Hot flashes/night sweats
Hot flashes are a common symptom of the menopausal transition when your body begins to naturally produce less estrogen. They’re uncomfortable and can last for many years.
Decreased estrogen levels directly impact the hypothalamus, a part of the brain that regulates, among other things, sex hormones and body temperature. When estrogen levels fall, the hypothalamus gets confused, alerts the body to get rid of excess heat and causes a chain reaction, which results in a hot flash.
Causes of hot flashes in women
Hot flashes and night sweats are a major red flag for hormone imbalance and are most often causes by a drop in estrogen levels related to menopause. Most women experience hot flashes before, during and after menopause or as a result of a thyroid problem:
- Menopause: Menopause is the normal and natural transition in a woman’s life that begins between the ages of 35-55. During this time, your ovaries get smaller and stop producing hormones like estrogen, progesterone and testosterone. Menopause has 4 distinct stages: perimenopause (before), early menopause (surgical removal of female reproductive organs), menopause and post-menopause. Symptoms like hot flashes can begin during perimenopause, 3-5 years before the actual start of menopause.
- Hypothyroidism/Hyperthyroidism: Women of menopausal age have a slightly higher risk of developing an underactive (hypo) or overactive (hyper) thyroid, both of which affect hormone production. This condition may mimic (or worsen) symptoms of menopause.
Risk factors that may increase your risk of hot flashes
Some women may not experience hormonal hot flashes as they go through menopause, and unfortunately the exact reason remains unknown. Here are a few factors that could increase the risk of hot flashes in women:
- Excess weight: Women who are overweight or obese tend to have more hot flashes during menopause than those who are leaner because estrogen is stored in fat tissue. Hormone replacement therapy can help relieve symptoms of menopause that interfere with weight loss, allowing you to take control of your body weight and ease symptoms.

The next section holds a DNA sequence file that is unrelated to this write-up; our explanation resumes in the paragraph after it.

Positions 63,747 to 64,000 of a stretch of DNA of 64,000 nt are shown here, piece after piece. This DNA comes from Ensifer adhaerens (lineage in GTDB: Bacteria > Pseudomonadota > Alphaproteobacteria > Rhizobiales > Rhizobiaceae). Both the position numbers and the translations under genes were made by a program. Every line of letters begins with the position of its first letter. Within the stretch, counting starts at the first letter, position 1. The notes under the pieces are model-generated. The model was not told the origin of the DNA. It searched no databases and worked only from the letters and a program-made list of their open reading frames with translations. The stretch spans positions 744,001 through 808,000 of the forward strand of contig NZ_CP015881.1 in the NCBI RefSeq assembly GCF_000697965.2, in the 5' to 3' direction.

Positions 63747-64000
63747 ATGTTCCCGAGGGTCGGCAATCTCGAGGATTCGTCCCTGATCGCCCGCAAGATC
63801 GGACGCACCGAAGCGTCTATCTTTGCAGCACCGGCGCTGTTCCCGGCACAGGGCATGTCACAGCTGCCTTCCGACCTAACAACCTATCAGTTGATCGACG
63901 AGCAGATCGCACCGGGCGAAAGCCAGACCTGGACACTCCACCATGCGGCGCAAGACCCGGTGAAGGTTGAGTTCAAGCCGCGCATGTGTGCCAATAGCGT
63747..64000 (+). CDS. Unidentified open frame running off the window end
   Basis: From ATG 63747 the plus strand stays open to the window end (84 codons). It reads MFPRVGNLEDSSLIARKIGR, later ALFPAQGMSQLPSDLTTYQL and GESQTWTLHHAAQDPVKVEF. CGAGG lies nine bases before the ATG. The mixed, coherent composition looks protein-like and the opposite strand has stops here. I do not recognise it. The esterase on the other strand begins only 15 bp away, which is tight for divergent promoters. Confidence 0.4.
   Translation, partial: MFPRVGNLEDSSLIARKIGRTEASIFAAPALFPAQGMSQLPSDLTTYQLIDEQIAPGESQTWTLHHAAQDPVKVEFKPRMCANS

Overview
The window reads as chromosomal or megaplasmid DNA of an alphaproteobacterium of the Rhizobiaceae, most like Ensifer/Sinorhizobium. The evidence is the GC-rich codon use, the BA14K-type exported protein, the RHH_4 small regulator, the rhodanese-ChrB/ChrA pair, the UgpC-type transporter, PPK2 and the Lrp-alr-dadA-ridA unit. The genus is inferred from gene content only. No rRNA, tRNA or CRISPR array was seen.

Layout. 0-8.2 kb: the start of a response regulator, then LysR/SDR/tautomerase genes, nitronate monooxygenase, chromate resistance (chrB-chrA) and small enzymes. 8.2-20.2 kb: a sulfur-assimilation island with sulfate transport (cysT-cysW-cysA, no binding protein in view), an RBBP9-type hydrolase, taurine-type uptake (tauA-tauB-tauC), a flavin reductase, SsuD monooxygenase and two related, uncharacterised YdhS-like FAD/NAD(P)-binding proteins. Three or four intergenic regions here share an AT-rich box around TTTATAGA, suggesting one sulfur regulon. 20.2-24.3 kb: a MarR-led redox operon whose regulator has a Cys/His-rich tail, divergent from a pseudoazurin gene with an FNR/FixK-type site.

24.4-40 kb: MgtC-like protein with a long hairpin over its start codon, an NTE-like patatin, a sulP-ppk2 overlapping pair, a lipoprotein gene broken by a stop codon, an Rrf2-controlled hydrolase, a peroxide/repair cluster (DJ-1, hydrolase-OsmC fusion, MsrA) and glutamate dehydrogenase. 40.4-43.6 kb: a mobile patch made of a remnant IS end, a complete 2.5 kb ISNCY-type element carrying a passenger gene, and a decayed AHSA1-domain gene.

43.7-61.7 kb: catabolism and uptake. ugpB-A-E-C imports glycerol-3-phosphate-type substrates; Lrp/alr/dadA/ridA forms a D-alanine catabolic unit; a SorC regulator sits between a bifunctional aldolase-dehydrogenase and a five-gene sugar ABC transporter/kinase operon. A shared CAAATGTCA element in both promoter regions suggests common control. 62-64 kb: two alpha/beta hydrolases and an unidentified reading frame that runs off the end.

- Race and ethnicity: Studies suggest that Black and Latina women may begin perimenopause earlier, experience more intense symptoms and have a longer transition period.
- Tobacco use: One of the most common risk factors of hot flashes is cigarette smoking. The reason for this is because the chemicals in cigarette smoke lower estrogen levels in women. Toxins in cigarettes can also damage the ovarian follicles, causing them to age prematurely and produce less estrogen.
Symptoms of hot flashes in women
Hot flashes in women can be very mild, or strong enough to wake you up (also called night sweats). They can last between 30 seconds and 10 minutes and often present with one or more of the following symptoms:
- A sudden feeling of warmth spreading through your chest, arms, neck and face
- A flushed appearance with red, splotchy skin
- Feelings of anxiety
- Rapid heartbeat
- Increased perspiration, particularly in the upper body
- A chill as the hot flash subsides
If you’re experiencing any of these or other symptoms associated with hormonal imbalance, talk to your one of our specialist providers to find out if hormone replacement therapy is right for you. Systemic estrogen therapy is the most effective treatment for the relief of menopausal hot flashes and night sweats.
Hormone Replacement Therapy for hot flashes
Hormone replacement therapy may be an option for hot flashes in women, especially when the symptoms greatly affect their quality of life. Reintroducing estrogen into the body can significantly reduce the incidence and severity of hot flashes.
At SynergenX, we provide a custom approach to treating menopausal hot flashes that includes a tailored plan, ongoing monitoring of hormone levels and variable dosing.
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